Man beaten in prison ahead of sentencing

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Invercargill District Court.

A MAN who received stolen items taken from a property where he had been employed as a gardener was beaten up in prison days before he was sentenced.

Joshua Paul Cranstoun appeared in the Invercargill District Court yesterday for Crown sentencing before Judge Russell Walker with facial bruises and cuts clearly evident.

Judge Walker asked if Cranstoun had received his injuries while in prison.

Cranstoun’s counsel, Jono Ross, confirmed he had been assaulted two days previously in what had been Cranstoun’s first stint in custody. He had been in custody three months.

Judge Walker said Cranstoun answered a Facebook advertisement in which the victims were looking for a person to do some landscaping and was successful in gaining employment.

In a victim impact statement, the employers said Cranstoun came across as a family man who was trustworthy and reliable with his work being described as excellent.

They had given him keys to access the garage and the shed. However, it was when they gave him $120 to empty a trailer and fill a petrol container he never came back, the judge said.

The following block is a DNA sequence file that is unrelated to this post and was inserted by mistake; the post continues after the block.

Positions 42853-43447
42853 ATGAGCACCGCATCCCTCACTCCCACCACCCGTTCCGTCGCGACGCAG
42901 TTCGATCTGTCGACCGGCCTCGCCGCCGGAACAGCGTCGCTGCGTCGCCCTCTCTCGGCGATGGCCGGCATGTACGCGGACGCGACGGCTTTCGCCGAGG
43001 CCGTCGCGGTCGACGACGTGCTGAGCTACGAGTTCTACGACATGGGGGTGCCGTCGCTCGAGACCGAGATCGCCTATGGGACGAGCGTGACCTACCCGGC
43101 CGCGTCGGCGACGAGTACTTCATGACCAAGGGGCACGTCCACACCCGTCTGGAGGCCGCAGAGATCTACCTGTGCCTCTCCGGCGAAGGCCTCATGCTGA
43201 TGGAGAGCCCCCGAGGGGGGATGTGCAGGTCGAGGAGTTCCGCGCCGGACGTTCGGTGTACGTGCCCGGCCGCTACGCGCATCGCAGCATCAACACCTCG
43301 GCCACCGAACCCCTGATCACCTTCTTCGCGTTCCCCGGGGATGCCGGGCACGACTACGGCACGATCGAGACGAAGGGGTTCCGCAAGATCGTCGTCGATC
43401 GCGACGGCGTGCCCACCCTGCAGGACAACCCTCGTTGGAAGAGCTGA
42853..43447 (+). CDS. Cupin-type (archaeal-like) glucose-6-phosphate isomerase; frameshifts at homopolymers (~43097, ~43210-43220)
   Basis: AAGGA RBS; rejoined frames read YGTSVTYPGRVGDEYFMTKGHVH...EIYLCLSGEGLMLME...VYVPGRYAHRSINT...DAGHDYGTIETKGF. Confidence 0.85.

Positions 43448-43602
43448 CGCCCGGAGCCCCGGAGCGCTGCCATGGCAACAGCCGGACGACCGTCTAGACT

He later returned the trailer while the victims were not there.

Less than a month later, tools including chainsaws and a weed eater were stolen from the victims’ property.

The victims put up a post on Facebook asking Cranstoun to get into contact with them and then received an anonymous message back showing a post from Cranstoun advertising the two stolen chainsaws in which he stated they “were a little bit warm” indicating they had been stolen, Judge Walker said.

When police executed a search warrant they found the weed eater, petrol canister and keys at Cranstoun’s address.

While Cranstoun had originally been charged with burglary, it was later changed to receiving.

The consequences of Cranstoun’s offending were the couple could not go to their annual cultural harvest at the Titi/Muttonbird Islands causing them significant financial cost.

Judge Walker said at the heart of Cranstoun’s offending was drug addiction.

“I have also read your letter about your self-medication with illegal drugs to suppress problems you do not want to face,” Judge Walker said.

Cranstoun was sentenced to three months and two weeks’ home detention and ordered to pay $2437 for three charges of assaulting a person in a family relationship, wilful damage and one charge of receiving. Outstanding fines of $2756.12 were remitted.

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